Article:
She was 27 when she took a job as an accountant and clerk with the Amalgamated Apparel and Textile Workers Union in southeastern Massachusetts.

Fascinated by the stories organizers told of recruiting potential union members and distributing leaflets, she quickly broadened her interests and involvement.

She became a senior official representing unionized textile workers throughout the region, and became known for her prowess in negotiating contracts for immigrants in the labor market.

Even as a public servant at the bargaining tables, Ms. Casavant insisted on joining the picket lines as well, collecting signatures and lending her voice to the protests.

Beneath her tailoring and professional demeanor was an inspirational speaker, Celia Wcislo, a longtime Service Employees International Union official, told The Globe in 1998.

Ms Casavant “literally drove the crowd crazy” by speaking out at an anti-sweatshop protest, Wcislo said. “She’s a great agitator. Put her in front of a microphone, and she’s not at all what she seems.

In the mid-1990s, when the Amalgamated Clothing and Textile Workers Union merged with a garment workers’ union, Ms. Casavant retained her title as Secretary-Treasurer of the New England Chapter of the ACTWU with the chapter of New England of the new Union of Needletrades, Industrial, and Textile Employees, or UNITE. (This union and the Hotel and Restaurant Employees Union later formed UNITE HERE.)

She campaigned to raise the minimum wage and advocated on behalf of women of color who were abused in textile industry jobs.

“Some of the workers complained about being timed when going to the bathroom,” Ms. Casavant said, “and there was a situation where some were taking work home and getting very little pay.”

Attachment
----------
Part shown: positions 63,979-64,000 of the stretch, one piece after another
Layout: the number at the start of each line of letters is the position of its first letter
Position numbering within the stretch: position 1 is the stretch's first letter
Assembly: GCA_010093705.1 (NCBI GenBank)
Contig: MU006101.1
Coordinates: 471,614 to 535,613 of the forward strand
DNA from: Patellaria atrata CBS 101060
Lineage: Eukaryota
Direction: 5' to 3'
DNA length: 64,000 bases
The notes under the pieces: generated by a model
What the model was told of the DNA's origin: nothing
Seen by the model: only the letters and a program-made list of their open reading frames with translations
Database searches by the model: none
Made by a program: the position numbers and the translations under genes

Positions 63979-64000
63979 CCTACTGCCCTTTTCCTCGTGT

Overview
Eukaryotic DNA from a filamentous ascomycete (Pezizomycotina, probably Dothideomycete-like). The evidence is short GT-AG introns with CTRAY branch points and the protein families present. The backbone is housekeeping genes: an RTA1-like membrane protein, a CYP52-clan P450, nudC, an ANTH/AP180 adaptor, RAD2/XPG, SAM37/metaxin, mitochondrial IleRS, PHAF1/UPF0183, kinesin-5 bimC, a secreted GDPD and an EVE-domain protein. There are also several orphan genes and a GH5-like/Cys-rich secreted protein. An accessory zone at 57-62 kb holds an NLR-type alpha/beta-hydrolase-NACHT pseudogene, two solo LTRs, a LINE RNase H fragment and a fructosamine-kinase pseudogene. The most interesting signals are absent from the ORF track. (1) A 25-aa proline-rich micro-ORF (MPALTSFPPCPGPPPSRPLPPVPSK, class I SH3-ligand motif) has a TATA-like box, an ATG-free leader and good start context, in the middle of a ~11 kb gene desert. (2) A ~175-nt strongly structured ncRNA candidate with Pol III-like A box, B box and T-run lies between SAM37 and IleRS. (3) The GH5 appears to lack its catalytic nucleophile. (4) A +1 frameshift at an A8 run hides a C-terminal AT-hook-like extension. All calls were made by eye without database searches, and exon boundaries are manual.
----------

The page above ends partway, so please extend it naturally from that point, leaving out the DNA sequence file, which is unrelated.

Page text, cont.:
In 2006, shortly after stepping down as Massachusetts AFL-CIO Secretary-Treasurer, she was appointed to a leadership position with the National AFL-CIO Unity Partnership Team.

Among his duties was encouraging teachers to join unions in states from Maine to Wyoming, and she and her husband moved for a time from Massachusetts to Washington, DC.

“They were inseparable,” their son said of his parents, and that bond continued well into Ms Casavant’s final months with Alzheimer’s, when Arnie Casavant was her primary carer.

In the days following Ms Casavant’s death, Brant said, dozens of people have reached out, “and they’re all talking about her as a mentor, incredible kindness and incredible passion. for the trade union movement and the role of women in work and the workplace.”

Besides her husband and son, Ms. Casavant is survived by two brothers, Robert of Colorado and Richard of California.

Family and friends will gather to celebrate the life of Ms. Casavant at 5 p.m. on June 5 at IBEW Local 103 in Dorchester.

Prior to becoming secretary-treasurer of the state AFL-CIO, Ms. Casavant was the first woman to serve as the organization’s executive vice president.

She was acutely aware of what her revolutionary status would mean for the women who would follow.

“Ten years ago it was not possible to get into this kind of position,” Ms. Casavant told the Globe in 1997. “Now women are starting to see that there is hope. We now represent nearly 40 percent of all unionized workers in this country and the numbers are growing.


Bryan Marquard can be reached at [email protected]